By Jennifer Mrozowski
The Cincinnati Enquirer
Cincinnati Public Schools is hoping to dramatically reduce the district's rate of expulsions and suspensions through new and expanded alternative education programs for students who would otherwise be kicked out of school.
High rates of disciplinary actions caused CPS students to miss thousands of school days last year alone. But district officials, who announced the changes Tuesday, say the new programs will help keep troubled students in school by allowing them to receive education and behavior counseling in an alternative setting.
The programs will be implemented this school year.
The district also hopes to change the behavioral culture in schools by having teachers and students emphasize positive behavior, respect for others and responsibility instead of simply addressing bad behavior.
"From a parent's perspective, the idea is to keep kids engaged and handle behavior problems constructively," said Carolyn Turner, executive director of Cincinnati Parents for Public Schools, an advocacy group.
Raising academic achievement is crucial in Cincinnati Public School District, which the state has labeled in "academic emergency" - the lowest of five rankings for student performance.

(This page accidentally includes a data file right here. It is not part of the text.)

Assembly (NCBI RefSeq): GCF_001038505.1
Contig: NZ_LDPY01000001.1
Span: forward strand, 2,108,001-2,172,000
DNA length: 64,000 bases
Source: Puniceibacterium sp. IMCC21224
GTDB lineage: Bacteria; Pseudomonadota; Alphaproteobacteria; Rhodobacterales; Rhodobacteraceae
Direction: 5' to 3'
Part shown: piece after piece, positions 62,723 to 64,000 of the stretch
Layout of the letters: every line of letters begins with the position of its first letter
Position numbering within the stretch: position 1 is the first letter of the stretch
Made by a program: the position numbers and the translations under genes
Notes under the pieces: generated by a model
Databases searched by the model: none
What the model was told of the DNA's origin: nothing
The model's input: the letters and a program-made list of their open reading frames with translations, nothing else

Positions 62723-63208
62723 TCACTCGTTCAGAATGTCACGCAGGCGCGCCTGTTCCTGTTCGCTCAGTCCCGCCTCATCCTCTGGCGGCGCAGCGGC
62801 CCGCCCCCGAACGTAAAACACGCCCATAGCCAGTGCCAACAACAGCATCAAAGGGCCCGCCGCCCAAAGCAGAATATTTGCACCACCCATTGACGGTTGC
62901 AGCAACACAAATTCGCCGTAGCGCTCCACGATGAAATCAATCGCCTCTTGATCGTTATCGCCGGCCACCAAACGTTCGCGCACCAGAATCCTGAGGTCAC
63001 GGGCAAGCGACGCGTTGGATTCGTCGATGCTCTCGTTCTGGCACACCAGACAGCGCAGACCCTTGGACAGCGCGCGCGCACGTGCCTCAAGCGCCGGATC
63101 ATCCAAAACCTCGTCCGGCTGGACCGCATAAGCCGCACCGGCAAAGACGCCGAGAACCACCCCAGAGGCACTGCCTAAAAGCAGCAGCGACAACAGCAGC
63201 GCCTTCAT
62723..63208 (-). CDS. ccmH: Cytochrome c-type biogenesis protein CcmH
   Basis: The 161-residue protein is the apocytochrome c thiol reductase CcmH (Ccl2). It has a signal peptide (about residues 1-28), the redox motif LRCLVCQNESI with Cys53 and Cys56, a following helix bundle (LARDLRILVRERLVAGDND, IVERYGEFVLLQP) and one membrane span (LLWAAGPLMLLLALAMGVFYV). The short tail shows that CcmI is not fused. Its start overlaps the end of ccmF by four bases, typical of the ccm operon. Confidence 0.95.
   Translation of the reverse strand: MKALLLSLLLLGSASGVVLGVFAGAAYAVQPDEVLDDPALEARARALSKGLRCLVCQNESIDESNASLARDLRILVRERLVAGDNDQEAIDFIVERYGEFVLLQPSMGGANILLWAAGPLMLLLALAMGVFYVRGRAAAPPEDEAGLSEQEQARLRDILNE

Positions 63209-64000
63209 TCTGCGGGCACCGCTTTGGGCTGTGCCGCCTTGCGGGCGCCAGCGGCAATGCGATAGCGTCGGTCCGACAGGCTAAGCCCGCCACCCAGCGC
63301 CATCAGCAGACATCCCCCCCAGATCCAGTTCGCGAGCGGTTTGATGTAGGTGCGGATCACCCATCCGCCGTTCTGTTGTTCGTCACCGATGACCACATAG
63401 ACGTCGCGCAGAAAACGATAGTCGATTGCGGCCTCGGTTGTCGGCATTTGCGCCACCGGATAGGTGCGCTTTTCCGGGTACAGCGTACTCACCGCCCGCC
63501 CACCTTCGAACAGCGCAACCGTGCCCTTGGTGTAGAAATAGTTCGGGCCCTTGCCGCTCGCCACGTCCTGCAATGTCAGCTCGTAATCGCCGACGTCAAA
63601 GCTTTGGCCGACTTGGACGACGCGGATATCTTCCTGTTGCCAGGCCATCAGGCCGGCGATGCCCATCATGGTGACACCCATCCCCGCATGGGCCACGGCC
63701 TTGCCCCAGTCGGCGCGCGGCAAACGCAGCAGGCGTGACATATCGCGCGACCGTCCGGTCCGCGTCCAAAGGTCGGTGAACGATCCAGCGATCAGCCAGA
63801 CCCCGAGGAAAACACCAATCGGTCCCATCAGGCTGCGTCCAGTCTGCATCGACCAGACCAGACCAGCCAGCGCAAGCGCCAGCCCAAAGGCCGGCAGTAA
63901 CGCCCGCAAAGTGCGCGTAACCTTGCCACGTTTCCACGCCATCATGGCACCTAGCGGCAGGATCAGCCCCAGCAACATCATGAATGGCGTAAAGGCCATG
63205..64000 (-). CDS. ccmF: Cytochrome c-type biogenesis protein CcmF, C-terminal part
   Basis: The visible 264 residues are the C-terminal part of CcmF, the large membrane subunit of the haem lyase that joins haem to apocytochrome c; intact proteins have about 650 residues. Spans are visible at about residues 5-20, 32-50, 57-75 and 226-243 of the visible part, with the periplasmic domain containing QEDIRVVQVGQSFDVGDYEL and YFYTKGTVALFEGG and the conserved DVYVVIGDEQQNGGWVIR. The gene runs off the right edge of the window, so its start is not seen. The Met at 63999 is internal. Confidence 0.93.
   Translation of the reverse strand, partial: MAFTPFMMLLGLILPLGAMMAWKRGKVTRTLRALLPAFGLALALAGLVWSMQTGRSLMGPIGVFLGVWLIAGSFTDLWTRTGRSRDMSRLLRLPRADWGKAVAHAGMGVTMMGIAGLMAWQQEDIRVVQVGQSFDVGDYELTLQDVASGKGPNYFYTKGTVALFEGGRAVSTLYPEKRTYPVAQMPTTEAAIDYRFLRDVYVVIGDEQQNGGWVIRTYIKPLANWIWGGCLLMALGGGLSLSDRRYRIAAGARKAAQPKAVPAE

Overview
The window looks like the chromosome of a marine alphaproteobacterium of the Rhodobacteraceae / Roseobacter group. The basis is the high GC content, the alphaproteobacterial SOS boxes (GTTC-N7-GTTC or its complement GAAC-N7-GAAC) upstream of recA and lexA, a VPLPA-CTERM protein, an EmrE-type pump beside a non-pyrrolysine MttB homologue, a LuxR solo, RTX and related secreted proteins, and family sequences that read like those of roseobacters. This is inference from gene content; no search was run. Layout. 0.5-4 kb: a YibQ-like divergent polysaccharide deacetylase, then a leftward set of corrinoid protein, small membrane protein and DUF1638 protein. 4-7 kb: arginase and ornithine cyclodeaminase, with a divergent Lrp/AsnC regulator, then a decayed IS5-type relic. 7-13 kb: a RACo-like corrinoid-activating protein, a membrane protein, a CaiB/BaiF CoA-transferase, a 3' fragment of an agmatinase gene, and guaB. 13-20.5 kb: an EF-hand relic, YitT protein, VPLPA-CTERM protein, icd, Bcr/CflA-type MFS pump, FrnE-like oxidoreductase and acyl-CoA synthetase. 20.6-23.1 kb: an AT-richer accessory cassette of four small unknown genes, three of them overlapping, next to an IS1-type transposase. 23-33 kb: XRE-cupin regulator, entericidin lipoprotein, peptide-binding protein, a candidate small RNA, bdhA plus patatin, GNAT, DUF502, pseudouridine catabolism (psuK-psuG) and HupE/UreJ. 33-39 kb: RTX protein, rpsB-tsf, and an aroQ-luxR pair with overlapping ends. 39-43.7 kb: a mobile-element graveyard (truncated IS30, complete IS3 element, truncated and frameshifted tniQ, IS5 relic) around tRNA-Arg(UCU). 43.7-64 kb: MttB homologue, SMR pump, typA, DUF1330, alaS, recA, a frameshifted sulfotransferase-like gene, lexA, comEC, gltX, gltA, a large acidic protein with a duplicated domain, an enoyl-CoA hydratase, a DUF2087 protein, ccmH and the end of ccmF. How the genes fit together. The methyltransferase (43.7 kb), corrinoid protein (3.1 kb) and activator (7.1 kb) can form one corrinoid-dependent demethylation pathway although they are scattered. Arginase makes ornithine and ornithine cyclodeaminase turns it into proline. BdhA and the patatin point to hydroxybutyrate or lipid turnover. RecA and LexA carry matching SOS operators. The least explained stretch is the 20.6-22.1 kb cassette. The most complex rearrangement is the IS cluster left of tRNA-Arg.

Superintendent Alton Frailey has said repeatedly that suspending and expelling students with no alternative education does not help them to achieve.
A special report on school discipline published in the Enquirer in February found that CPS' expulsion rate for 2002-03 was the highest of all Ohio's public school districts. The district expelled students 645 times and issued 13,200 suspensions.
Officials hope to reduce those numbers by placing students who would otherwise be suspended or expelled in the alternative-education programs. Under the old system, children who were suspended or expelled would be sent home - often with no schoolwork - for up to 10 days for suspension or up to 80 days for an expulsion.
The alternative programs for grades 4-8 will be housed in a former school building on Rhode Island Avenue. Grades 9-12 will be housed in an empty school building on Baltimore Avenue.
The alternative programs will take the place of Project Succeed, a school for troubled students. Project Succeed was not an option for children who were candidates for suspension or expulsion.
"Within each school setting, if the culture is such that children feel valued and appreciated, behavior will improve," said Rosa Blackwell, deputy superintendent.
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